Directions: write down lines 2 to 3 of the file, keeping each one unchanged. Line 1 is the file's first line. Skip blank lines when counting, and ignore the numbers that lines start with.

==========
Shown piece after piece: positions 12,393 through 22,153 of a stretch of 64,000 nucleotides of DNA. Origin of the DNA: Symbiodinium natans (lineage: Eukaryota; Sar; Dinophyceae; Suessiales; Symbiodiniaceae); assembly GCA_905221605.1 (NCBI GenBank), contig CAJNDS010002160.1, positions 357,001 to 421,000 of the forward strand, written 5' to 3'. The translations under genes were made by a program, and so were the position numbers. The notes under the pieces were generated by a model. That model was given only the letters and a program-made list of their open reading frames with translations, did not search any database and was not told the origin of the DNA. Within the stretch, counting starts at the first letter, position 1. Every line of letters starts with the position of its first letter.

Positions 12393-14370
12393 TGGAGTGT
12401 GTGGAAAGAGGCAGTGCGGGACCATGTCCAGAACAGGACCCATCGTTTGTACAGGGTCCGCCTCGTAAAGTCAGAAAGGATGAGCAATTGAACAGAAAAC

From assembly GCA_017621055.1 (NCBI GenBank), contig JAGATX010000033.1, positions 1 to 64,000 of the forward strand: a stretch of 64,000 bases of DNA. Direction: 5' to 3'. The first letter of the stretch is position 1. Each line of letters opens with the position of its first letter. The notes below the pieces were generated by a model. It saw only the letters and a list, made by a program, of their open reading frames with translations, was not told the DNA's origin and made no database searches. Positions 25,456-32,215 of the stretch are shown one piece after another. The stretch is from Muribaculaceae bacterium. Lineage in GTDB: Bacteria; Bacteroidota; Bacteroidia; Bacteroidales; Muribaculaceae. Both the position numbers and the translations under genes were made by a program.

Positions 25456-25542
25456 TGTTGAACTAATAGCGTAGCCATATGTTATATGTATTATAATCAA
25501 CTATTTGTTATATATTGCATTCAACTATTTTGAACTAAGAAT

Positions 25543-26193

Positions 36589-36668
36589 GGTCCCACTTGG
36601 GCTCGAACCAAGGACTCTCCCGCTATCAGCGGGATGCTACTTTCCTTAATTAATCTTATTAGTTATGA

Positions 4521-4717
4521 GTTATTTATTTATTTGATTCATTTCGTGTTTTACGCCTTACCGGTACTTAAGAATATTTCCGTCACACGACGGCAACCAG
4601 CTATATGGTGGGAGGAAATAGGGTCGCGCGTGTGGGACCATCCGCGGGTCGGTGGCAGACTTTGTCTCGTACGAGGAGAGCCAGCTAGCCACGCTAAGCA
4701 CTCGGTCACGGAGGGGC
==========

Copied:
Positions 12393-14370
12393 TGGAGTGT